Friday, July 08, 2005

The militarised mind

The London bombings will cause anger, and that's OK.

The challenge is how to channel the anger intelligently.

Philip Stephens in the Financial Times writes there are no quick fixes:

"Missing still is the binding thread – the organising principle, if you like – that would bring coherence to their response to terrorism. American military power will not do it. Nor, on its own, will the “soft power” of the Europeans. Between the two, there might be an answer".

This takes one to the iusses outlined in The Marriage of Mars and Venus.

Meanwhile, in another part of the wood, militarised minds will continue to predominate. As Fred Halliday writes in a recent analysis of the Iranian election results:

"Ahmadinejad’s triumph highlights a vital underlying factor in the formation of
Iran’s revolutionary regime: that the state, its ideology and its mentality were forged not in the years of Islamist struggle against the Shah (1963-1978), nor during the course of the revolution itself (1978-1979), but in the much more brutal and costly war with Iraq (1980-1988).

This was the second longest inter-state war of the 20th century, one in which as many as 750,000 Iranian soldiers died. The institutions created during that war – the pasdaran (Revolutionary Guards), the basiji (Mobilisation) and the intelligence services – are at the core of the Islamic Republic, not the clergy, the revolution’s political leaders, or the regular army. It is significant that most of the eight-to-ten key people around Khamenei owe their prominence to this conflict".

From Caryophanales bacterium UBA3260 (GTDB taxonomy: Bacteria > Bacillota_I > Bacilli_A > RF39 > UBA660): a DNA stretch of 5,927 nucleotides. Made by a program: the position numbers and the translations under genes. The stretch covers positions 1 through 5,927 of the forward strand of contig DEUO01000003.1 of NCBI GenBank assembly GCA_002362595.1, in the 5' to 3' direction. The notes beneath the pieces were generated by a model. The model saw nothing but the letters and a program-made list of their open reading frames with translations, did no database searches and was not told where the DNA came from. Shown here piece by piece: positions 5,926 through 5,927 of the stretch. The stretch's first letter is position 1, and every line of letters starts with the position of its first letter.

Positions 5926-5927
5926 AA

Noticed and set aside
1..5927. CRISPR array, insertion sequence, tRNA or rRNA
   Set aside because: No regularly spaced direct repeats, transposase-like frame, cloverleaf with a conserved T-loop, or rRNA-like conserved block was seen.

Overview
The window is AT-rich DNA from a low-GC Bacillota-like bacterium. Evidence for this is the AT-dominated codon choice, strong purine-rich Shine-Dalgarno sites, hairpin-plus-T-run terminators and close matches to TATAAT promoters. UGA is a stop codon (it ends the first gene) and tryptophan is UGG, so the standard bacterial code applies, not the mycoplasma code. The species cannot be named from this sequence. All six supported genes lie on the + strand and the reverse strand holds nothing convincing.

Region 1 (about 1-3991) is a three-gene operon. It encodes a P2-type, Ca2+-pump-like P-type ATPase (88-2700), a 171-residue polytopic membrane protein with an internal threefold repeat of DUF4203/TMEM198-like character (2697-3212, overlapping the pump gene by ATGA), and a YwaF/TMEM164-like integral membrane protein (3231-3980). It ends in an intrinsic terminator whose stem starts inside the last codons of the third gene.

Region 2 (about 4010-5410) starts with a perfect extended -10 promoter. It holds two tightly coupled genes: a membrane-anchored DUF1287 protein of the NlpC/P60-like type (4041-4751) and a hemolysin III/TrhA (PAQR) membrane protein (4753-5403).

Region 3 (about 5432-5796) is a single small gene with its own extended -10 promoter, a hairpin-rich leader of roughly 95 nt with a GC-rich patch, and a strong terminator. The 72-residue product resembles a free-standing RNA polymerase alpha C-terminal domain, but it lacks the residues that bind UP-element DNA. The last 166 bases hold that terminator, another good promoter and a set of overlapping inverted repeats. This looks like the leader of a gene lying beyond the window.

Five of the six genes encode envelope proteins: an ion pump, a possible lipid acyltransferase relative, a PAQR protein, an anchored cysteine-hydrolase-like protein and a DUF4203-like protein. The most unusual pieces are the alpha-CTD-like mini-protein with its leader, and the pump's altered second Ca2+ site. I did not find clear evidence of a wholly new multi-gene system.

In Israel too, the key political leaders - not least Sharon - were forged by war, and military actions look to be at the heart of future planning, including an attack on Iran if Paul Rogers (7 July) is correct:

"Israel ... aims [at] the destruction of any facilities that could contribute to the development of nuclear weapons and the destruction of Iranian missiles and their production facilities. There is no expectation that any attacks would have long-term effects – all they would be seeking is a few years of delay, with the possibility of further attacks in the future. From their perspective, though, they might also have the added bonus of the Iranians retaliating against US facilities in the region, bringing the United States into a bigger conflict and at least ending up with substantial damage to the Iranian economy".

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